Zandi on Trump Speech: NAFTA Was Good For Economy in General; "Dark Irony" If We Step Back From Trade


Moody's chief economist Mark Zandi appears on CNN's 'Situation Room' with Wolf Blitzer to discuss Donald Trump's economic address Monday at the Detroit Economic Council. Zandi rejects Trump's claim that NAFTA led to the deindustrialization of the Rust Belt, saying that while there are "big losers" from the agreement, in general all trade agreements are good for the economy at large.

"I think it's been a significant net positive for the U.S. economy," he said about the 1994 free trade agreement. "Now, there are winners --big winners-- and there are losers, big losers-- and places like Upstate New York and they may have suffered as part of NAFTA. I haven't done the research but it's plausible."

"On net, when you add up who wins, who loses and add it all together, the U.S. economy is in a meaningfully better place today than it was 23 years ago, after NAFTA was signed than otherwise. And I think that trade in general, you know, smart trade, good trade deals are a significant plus with the U.S. economy. It makes our economy grow, makes our economy tick. It's to our comparative narrative and increasingly going forward, because the rest of the word, the Chinas, the Mexicos, they have deep middle classes that have grown out because of the trade we've engaged with them and now they are buying the kinds of things that we produce," he said.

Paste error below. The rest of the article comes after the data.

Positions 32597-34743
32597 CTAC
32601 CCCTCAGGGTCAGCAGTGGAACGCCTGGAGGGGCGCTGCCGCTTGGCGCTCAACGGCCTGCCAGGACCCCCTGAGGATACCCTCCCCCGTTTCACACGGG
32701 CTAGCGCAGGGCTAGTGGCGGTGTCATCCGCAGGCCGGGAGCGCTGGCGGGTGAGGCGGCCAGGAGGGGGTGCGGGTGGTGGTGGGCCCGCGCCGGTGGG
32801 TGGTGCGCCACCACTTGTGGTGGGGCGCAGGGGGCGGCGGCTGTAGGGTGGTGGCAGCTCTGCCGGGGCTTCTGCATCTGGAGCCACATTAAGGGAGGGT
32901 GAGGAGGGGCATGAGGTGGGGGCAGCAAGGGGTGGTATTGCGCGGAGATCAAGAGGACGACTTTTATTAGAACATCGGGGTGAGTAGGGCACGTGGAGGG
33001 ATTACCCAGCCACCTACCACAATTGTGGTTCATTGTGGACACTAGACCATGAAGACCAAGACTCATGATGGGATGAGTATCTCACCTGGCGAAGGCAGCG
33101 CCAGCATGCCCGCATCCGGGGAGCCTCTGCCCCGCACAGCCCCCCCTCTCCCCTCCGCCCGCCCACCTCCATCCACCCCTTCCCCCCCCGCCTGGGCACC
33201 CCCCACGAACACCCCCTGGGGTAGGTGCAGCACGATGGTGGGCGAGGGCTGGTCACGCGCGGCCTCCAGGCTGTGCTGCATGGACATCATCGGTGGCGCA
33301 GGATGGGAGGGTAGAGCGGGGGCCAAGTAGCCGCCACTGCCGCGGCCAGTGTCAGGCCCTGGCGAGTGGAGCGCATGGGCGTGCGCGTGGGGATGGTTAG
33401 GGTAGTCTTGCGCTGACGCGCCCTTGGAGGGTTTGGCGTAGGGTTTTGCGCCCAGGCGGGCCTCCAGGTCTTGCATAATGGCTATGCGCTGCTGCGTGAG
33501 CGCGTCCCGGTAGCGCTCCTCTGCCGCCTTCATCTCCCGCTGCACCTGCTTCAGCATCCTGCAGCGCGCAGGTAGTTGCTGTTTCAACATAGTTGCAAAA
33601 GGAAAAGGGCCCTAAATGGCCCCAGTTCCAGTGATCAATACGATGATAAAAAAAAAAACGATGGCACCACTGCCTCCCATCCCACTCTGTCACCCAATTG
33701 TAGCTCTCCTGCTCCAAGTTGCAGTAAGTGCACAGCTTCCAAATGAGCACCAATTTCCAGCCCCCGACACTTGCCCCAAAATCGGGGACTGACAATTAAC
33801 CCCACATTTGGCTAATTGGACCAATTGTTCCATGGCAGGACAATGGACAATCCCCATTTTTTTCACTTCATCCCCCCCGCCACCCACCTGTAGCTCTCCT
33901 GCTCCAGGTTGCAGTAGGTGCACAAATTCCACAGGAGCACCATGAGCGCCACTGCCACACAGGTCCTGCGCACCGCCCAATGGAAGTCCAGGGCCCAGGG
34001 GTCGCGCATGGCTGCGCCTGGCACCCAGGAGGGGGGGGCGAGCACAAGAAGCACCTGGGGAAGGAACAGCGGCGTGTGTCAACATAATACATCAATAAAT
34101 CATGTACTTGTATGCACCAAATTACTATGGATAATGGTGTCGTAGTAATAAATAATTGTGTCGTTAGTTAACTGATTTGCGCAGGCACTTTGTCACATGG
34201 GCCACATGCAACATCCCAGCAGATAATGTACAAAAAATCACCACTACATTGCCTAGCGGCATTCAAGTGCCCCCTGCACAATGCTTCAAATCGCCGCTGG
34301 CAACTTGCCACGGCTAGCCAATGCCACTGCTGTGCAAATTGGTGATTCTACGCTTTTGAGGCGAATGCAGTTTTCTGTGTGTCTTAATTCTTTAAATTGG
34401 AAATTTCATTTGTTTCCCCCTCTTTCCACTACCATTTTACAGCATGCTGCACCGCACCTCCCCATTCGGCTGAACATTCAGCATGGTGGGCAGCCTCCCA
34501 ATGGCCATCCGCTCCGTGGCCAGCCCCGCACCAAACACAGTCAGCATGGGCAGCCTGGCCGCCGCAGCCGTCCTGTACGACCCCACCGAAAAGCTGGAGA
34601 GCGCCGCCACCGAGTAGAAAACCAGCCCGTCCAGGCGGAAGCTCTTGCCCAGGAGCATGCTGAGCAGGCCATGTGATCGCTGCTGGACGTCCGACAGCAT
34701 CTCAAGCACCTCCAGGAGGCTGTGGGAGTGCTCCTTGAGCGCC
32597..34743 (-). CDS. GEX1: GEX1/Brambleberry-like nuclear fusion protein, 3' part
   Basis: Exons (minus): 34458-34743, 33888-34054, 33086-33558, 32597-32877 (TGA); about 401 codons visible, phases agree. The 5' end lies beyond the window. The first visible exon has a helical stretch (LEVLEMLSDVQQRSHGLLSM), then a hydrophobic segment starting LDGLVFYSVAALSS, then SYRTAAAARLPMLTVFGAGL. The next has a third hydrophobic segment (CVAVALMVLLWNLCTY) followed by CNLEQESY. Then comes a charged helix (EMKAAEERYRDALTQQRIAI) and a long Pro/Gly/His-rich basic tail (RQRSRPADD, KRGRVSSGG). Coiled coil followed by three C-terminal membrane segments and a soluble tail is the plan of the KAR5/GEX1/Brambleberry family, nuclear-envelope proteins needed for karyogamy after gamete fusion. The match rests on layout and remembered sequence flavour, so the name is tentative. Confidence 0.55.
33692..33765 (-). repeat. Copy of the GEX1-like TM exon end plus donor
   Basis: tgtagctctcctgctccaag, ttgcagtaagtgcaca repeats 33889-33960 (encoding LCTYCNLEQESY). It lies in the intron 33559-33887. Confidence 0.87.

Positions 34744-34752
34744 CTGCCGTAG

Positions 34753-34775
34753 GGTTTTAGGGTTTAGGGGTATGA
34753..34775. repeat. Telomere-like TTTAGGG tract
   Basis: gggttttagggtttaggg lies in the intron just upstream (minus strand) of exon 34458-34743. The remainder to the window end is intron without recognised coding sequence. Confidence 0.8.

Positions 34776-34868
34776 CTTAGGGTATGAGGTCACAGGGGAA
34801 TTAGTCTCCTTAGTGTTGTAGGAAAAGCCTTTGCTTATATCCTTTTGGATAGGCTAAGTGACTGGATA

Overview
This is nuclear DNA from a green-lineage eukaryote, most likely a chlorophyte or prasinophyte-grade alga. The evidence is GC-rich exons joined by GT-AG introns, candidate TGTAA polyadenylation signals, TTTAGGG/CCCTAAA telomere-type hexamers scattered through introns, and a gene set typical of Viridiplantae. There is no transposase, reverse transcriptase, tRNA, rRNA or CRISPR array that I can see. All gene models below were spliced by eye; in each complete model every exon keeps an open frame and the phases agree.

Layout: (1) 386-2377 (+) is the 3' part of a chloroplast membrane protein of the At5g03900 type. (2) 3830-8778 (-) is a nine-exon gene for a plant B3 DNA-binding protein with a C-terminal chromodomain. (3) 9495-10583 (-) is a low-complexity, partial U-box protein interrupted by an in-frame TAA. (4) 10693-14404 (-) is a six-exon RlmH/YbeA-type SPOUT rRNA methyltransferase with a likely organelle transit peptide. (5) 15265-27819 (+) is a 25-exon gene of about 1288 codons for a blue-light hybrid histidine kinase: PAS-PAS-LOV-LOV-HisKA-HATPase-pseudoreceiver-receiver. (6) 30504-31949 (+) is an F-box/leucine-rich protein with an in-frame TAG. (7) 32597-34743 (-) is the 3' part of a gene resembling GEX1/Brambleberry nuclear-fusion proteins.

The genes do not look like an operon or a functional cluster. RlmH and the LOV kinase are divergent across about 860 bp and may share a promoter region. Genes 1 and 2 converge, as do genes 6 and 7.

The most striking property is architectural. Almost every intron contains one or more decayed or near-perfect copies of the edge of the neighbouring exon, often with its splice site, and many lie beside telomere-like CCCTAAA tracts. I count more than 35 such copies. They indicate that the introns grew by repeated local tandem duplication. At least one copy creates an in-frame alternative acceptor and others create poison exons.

"Going forward, if we step back from trade, it would be dark irony," he also said, echoing previous criticisms of Trump's policies. "We are poised to benefit across the board from our trade relationships with the rest of the world. That, in my view, is a mistake. That doesn't matter in any given year, it's not a big deal the next year or the year after but when you look back a decade, a generation or two, if we step back from trade in a meaningful way, our economy will be significantly diminished."

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